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'A little flu': Brazil's Bolsonaro playing down coronavirus crisis

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Brazilian President Jair Bolsonaro has criticized some state governors for imposing lockdown measures
Brazilian President Jair Bolsonaro has criticized some state governors for imposing lockdown measures   -   Copyright  Andre Borges/Copyright 2020 The Associated Press. All rights reserved
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While half of the world’s population remains on lockdown, Jair Bolsonaro is advocating for Brazilians to go back to work.

Just like the rest of the world, the country has registered thousands of cases of COVID-19, and the number of deaths is on the rise.

With a faulty public healthcare system, the country could be hit hard by coronavirus.

But Bolsonaro, Brazil's president, has consistently downplayed the crisis, saying the new coronavirus is nothing but a "little flu" that has to be faced “realistically”.

“That's life," he said. "We're all going to die someday."

The far-right leader condemns social distancing measures on the grounds they will wreck the economy and lead to “misery, hunger and chaos" and has called state governors issuing lockdowns, “job-killers”.

Now he’s warning he could issue a decree to force business to reopen next week.

'Will people die? People will die'

In the past week, Bolsonaro did acknowledge the virus was responsible for a serious disease – saying “will people die? People will die”.

But that’s how far he was willing to step back: unemployment and poverty also kill, he added.

"We have a mission: to save lives without leaving jobs behind," Bolsonaro said in one of his recent television speeches.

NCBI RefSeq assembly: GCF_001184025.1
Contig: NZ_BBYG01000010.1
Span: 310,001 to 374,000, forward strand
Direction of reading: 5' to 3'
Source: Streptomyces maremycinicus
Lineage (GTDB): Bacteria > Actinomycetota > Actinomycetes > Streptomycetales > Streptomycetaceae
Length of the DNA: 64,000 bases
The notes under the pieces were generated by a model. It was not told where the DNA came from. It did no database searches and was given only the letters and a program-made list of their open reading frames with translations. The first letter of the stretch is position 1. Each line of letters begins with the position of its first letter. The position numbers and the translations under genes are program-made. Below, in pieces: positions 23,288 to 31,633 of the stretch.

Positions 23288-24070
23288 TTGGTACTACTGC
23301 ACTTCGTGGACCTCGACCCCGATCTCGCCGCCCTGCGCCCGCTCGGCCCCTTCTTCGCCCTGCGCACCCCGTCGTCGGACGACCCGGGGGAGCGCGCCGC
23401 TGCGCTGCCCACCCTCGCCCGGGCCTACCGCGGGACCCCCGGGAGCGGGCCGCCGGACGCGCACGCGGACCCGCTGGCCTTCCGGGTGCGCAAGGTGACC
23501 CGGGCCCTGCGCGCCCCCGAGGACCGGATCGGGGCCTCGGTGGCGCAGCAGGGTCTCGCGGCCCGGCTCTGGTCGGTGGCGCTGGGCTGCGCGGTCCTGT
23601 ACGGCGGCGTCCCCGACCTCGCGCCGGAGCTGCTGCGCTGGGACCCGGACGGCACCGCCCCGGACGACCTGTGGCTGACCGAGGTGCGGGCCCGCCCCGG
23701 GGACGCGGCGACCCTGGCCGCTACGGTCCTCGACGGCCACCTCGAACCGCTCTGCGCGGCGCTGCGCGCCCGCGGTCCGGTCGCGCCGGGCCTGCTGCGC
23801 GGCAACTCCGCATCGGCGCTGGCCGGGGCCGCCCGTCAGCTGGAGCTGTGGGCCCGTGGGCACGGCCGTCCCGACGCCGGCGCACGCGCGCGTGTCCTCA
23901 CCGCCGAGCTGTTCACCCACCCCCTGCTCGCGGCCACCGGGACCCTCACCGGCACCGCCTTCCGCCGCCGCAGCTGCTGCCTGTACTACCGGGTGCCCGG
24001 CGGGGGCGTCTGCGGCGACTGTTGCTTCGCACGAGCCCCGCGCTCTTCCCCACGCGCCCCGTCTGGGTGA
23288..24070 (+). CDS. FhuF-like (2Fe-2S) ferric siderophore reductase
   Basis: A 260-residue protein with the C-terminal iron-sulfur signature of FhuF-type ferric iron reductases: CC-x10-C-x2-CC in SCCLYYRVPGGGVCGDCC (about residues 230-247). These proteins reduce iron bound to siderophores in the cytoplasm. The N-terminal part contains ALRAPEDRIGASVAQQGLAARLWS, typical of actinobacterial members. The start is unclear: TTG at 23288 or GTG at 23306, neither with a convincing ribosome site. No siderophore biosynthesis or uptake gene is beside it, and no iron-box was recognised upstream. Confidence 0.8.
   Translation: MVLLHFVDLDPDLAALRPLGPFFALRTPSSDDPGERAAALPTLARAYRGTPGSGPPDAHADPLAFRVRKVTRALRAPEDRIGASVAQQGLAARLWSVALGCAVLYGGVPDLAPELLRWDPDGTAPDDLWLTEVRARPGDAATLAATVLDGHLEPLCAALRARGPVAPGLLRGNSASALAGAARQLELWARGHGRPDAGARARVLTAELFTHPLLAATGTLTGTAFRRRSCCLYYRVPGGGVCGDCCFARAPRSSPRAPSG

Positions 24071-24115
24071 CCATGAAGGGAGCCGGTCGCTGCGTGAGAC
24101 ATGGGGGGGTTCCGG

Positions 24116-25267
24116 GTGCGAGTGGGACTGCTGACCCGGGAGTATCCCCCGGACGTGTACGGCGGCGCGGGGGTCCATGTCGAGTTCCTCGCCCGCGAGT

"On the one hand, we must be cautious and cautious with everyone, especially with the elderly and those with pre-existing diseases.

"On the other hand, we must combat unemployment, which is growing rapidly, especially among the poorest."

But not everyone in the country agrees – state governors and city mayors have, for the most part, followed recommendations to lockdown.

And many criticise the president’s position.

"There is no leadership. President Jair Bolsonaro is not leading Brazil at such a serious and difficult time,” said Joao Doria, governor of the state of Sao Paulo, who believes the president is “acting as an army captain who has no knowledge, no scientific experience in health or public health, who works according to what he thinks, on assumptions, and personal desires on a subject very serious because it has to do with people's lives".

Doria said that "no governor will accept President Jair Bolsonaro's recommendation not to isolate or interrupt the isolation. All governors understand that the measure is necessary and that the coronavirus crisis is serious."

'Unprecedented political war'

Bolsonaro's – and his supporters' – preferred response to the pandemic is "vertical isolation": confining those at highest risk and letting the rest of society get on with life.

But experts cautioned against this approach.

"Isolating only the elderly and leaving out the rest, without knowing how the virus is behaving and spreading in Brazil, is not the right approach," according to infectious disease specialist Eliana Bicudo.

"We don't know if the virus will spread slower among the young in Brazil. They might get infected more and die at higher rates. We would have to test a large proportion of the population to be able to infer anything about it."

For Bolsonaro supporters, however, what’s happening in Brazil has very little to do with medicine or science.